Pre-Open Space Suggestions |
Although Open Space is a very effective and somewhat uncomplicated technique to introduce, careful preparation is necessary.
Once the decision to use Open Space is made, the next decision is -- who should come? Self-selection is the absolute rule and is critical to the success of the event. Everyone deemed essential to the outcome should be invited to the event. The right people for this event are those who desire to be there and are available to come.
If possible, a personalized invitation should be mailed to each participant. Even though electronic communication may be the norm for some organizational cultures, this type of communication should be avoided due to the possibility of the invitation becoming detached or sterile. The invitation should be simply stated and include the basics of location, place, time (recommend 8:00 - 5:00) and logistics. A few words relative to the theme is appropriate as it will help narrow the focus and get people excited about the topic. Avoid the temptation to explain in detail what will happen and how it will work. Open Space is a process easier to ”show” to someone than ”explain” to someone. The best invitations read like the opening paragraph of a good book. It hooks you and makes you desire more.
Adequate physical space is a critical requirement. A large main meeting room (ballroom size) and several breakout rooms are ideal. The main meeting room needs to be large enough to accommodate a circle (or concentric circles) of chairs. One way of gauging the space needed is to divide the posted occupancy in half. For instance, if the room allows a maximum occupancy of 200 people, it will accommodate 100 chairs in a circular fashion.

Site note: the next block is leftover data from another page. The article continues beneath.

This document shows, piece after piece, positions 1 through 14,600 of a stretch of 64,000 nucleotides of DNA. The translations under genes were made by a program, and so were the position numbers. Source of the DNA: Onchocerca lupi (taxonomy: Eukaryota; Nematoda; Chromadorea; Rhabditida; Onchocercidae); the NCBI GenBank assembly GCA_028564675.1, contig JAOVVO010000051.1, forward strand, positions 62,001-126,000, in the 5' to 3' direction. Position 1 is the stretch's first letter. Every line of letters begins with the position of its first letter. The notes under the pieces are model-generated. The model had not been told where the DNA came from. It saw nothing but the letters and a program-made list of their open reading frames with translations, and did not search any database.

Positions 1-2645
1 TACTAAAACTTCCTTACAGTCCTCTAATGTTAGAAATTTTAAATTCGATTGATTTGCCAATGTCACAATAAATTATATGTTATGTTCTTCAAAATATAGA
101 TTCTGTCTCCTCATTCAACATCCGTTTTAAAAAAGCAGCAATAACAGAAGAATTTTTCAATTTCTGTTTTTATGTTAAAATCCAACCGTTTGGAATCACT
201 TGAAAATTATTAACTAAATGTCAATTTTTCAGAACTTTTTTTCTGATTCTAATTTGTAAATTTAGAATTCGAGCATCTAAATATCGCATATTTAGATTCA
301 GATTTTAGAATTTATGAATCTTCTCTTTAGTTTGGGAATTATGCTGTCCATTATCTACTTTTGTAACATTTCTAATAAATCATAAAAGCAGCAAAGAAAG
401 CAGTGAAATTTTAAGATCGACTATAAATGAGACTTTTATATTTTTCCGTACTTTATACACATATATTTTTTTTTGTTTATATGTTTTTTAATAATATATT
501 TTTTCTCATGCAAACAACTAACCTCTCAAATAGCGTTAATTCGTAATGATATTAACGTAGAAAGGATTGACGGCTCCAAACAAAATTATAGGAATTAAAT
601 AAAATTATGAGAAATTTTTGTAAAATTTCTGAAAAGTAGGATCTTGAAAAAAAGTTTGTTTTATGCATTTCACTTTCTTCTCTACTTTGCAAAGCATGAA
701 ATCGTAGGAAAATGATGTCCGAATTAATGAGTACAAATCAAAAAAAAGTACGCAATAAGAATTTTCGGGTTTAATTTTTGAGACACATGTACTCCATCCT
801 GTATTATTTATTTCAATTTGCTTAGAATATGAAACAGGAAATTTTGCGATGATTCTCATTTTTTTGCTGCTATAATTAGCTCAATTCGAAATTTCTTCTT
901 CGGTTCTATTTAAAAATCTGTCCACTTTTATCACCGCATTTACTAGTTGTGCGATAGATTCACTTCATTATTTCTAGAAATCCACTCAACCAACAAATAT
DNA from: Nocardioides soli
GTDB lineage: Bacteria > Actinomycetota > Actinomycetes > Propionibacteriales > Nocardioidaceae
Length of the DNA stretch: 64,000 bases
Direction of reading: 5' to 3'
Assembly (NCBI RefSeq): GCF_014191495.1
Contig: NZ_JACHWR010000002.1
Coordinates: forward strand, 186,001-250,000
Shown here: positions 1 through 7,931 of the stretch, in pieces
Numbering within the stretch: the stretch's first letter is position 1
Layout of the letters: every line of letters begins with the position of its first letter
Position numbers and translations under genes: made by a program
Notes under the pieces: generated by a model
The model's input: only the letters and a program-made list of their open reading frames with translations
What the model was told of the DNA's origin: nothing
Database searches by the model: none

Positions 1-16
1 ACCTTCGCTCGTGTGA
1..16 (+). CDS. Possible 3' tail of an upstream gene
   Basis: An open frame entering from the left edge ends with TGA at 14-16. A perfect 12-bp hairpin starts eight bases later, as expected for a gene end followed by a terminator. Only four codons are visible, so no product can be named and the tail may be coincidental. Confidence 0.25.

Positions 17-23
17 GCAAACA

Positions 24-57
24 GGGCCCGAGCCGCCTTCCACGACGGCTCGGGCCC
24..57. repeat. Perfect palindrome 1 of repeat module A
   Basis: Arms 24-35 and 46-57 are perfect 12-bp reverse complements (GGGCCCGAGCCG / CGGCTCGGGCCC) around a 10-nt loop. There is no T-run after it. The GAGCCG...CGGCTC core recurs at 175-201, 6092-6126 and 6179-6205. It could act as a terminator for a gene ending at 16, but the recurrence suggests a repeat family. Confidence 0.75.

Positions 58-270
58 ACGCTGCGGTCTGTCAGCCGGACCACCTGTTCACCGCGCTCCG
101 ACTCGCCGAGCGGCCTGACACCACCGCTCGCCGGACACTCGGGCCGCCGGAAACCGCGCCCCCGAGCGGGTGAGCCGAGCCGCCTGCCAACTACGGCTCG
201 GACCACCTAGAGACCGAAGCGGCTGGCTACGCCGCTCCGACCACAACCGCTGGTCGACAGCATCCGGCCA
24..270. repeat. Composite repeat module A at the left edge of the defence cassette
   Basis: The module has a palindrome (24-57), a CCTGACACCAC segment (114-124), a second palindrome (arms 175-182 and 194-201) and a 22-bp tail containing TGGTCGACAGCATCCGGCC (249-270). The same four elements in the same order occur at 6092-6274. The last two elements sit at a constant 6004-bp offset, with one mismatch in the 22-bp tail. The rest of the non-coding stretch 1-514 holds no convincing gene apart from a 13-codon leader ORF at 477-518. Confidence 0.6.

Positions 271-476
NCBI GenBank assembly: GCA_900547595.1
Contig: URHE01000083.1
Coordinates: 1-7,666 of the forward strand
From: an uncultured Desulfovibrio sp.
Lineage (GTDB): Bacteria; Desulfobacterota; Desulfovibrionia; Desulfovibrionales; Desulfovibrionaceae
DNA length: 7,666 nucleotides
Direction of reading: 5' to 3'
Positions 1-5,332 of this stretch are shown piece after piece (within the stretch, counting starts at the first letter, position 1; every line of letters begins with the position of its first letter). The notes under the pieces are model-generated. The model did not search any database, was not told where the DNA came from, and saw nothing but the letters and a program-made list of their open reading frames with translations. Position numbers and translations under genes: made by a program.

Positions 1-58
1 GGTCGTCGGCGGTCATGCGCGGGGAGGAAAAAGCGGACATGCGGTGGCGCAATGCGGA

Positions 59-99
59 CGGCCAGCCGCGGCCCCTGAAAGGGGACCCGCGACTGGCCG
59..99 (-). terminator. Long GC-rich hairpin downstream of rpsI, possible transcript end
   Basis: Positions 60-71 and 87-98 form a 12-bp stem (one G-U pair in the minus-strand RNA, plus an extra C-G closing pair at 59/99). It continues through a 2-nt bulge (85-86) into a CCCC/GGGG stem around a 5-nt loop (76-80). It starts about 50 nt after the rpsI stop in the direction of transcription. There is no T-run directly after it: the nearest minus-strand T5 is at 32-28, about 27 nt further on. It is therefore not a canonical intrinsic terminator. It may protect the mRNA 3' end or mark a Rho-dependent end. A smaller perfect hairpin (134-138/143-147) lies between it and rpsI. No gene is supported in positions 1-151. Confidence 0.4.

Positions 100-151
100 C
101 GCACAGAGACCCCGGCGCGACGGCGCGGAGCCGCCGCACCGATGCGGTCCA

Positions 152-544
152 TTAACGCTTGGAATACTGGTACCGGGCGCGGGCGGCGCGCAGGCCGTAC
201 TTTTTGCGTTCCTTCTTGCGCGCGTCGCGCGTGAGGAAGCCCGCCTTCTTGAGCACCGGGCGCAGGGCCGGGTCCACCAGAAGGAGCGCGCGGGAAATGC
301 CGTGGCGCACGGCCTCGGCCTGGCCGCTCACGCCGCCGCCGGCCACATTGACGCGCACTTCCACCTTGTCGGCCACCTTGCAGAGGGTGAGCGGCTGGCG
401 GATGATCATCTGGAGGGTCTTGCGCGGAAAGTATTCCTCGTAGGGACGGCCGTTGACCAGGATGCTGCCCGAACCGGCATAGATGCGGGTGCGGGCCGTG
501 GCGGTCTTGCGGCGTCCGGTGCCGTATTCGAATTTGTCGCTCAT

It is also important to have plenty of unbroken wall space (at least 50 ft.) for hanging posters, proceedings, etc. Easy access to the wall space is important.
The rule of thumb for breakout rooms is one breakout room for about every 10-15 attendees. A group of 200 will need 11-13 breakout rooms or spaces. The main meeting room may be used for one of the break-out spaces. Seating in the breakout rooms should be structured in a circle. Additional spots (outside, pool, etc.) for people to congregate adds to the spontaneity and comfort of the atmosphere.
It is recommended that plenty of food and liquids be available throughout the day. A continental breakfast works well. A buffet lunch that can be set-up for a 1.5 hour period is conducive to each group's time schedule. Continuous coffee, soda, tea, water is essential. Food service should be outside the main assembly room.
Overview Of Event
8:00am - 9:30am
9:30am - 4:00pm
4:00pm - 5:00pm
Opening Remarks Suggestions
Opening remarks by the client host should be kept brief and to a minimum. It is important to turn the event over to the participants as quickly as possible to ensure maximum involvement. However, it is equally important to give a warm welcome and visually and verbally show support and commitment. Additional words relative to the following suggestions may also be appropriate:
Actual Topics From A One-Day Event
Although the focus and intent of the Open Space event has been pre-determined, the specific topics have not. The effectiveness of Open Space resides in that once the focus has been set, the specific topics for the smaller group conversations come from the participants themselves.
The following topics were introduced / volunteered by conveners in a recent one-day Open Space event of 120 participants. It took only 20 minutes to get the 29 topics up on the marketplace wall.
About 115 pages of printed proceedings were available for posting to the intranet by the 5:00pm close of the one-day Open Space event. The proceedings are not edited comments, but rather the raw essence of each of the 29 sessions. Participants can read about the sesions they missed. People unable to attend are able to learn what transpired.